Charge of The Light Brigade
Literature research papers on the Charge of the Light Brigade by Tennyson explicate the poem from a historical and literary standpoint. Have Paper Masters help with your project. Paper Masters has done quite a few research papers on the poetry of Tennyson. Works such as:
- Crossing the Bar
- Tears, Idle Tears
- The Lady of Shalott
"The Charge of the Light Brigade" is a poem by Alfred, Lord Tennyson, written six weeks after the Battle of Balaclava, one of the more famous conflicts of the Crimean War. At the time of the poem's publishing, Tennyson was the poet laureate of Britain. While the poem praises the courage of the men, the actual military action was a disaster.
Charge of the Light Brigade
During the battle, a miscommunication from British commander Lord Raglan led to the British cavalry initiating a frontal assault against the Russian artillery position. A British light cavalry brigade rode unarmored horses and carries only lances and sabers. They were supposed to be used only for skirmishing and chasing retreating troops. Miscommunication led to this force of 670 men attacking some 20 battalions of Russians and 50 artillery pieces.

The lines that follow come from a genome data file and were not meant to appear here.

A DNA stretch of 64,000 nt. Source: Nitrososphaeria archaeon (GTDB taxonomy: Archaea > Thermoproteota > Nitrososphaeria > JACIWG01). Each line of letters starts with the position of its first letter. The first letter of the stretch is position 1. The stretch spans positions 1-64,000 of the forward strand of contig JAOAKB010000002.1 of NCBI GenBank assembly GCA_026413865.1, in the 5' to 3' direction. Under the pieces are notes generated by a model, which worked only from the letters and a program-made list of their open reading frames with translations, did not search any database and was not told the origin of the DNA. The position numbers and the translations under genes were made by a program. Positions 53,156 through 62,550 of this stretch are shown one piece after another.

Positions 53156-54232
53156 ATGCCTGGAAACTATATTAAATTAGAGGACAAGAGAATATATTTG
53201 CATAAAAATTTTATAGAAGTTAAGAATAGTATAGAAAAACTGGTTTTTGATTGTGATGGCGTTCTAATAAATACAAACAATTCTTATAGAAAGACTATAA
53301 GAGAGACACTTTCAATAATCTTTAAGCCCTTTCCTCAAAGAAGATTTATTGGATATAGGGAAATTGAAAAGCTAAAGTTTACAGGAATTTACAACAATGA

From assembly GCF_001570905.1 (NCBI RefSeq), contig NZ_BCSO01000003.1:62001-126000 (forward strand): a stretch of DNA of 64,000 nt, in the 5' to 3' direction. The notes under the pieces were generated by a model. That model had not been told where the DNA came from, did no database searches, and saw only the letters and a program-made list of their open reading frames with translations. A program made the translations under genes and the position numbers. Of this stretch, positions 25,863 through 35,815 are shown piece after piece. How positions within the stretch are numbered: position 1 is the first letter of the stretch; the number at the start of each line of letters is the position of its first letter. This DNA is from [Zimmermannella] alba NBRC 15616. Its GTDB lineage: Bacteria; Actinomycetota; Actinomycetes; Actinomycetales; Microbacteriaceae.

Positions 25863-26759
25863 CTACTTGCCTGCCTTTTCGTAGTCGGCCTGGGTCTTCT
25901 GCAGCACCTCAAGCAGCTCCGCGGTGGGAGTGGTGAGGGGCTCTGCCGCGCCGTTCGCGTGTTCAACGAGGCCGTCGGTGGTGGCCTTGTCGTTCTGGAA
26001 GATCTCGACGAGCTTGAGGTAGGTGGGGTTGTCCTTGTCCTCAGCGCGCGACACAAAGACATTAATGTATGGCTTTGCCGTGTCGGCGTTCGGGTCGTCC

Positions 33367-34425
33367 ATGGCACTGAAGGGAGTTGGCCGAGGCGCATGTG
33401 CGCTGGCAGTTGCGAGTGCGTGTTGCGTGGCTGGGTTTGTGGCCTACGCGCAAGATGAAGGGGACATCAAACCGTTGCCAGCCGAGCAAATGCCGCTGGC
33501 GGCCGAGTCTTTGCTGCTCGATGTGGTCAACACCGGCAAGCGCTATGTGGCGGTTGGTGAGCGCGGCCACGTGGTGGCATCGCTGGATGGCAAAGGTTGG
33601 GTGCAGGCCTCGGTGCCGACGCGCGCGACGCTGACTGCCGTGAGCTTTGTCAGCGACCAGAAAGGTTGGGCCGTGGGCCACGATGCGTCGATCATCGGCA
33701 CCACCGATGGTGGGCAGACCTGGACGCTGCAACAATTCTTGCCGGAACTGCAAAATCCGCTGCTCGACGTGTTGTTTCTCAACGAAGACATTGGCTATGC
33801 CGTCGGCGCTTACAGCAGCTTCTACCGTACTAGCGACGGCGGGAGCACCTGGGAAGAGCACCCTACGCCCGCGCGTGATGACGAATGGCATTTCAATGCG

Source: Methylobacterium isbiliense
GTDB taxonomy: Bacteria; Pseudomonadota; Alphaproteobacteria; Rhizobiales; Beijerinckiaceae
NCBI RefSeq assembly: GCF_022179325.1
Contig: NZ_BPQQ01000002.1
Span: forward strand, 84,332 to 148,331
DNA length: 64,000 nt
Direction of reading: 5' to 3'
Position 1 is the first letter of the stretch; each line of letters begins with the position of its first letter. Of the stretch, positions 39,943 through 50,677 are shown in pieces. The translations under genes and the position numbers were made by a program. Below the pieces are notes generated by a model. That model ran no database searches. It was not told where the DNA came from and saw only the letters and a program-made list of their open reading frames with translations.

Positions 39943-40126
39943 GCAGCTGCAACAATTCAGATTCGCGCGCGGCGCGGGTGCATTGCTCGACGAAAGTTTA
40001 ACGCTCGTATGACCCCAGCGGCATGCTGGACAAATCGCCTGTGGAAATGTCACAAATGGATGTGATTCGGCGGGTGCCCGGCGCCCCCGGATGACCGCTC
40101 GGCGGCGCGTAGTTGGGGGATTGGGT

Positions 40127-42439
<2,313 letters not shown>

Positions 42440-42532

The British cavalry rode directly into the valley between the opposing forces, which Tennyson later called the "Valley of Death." 118 men were killed, 127 were wounded and the Russians captured another 60.
Tennyson wrote the poem after reading about the attack in The Times. The poem was immensely popular, and when printed was distributed as far away as the British troops stationed in the Crimea. As a famous poem, it has appeared numerous times in various media, including the line: "Theirs not to reason why/Theirs but to do and die."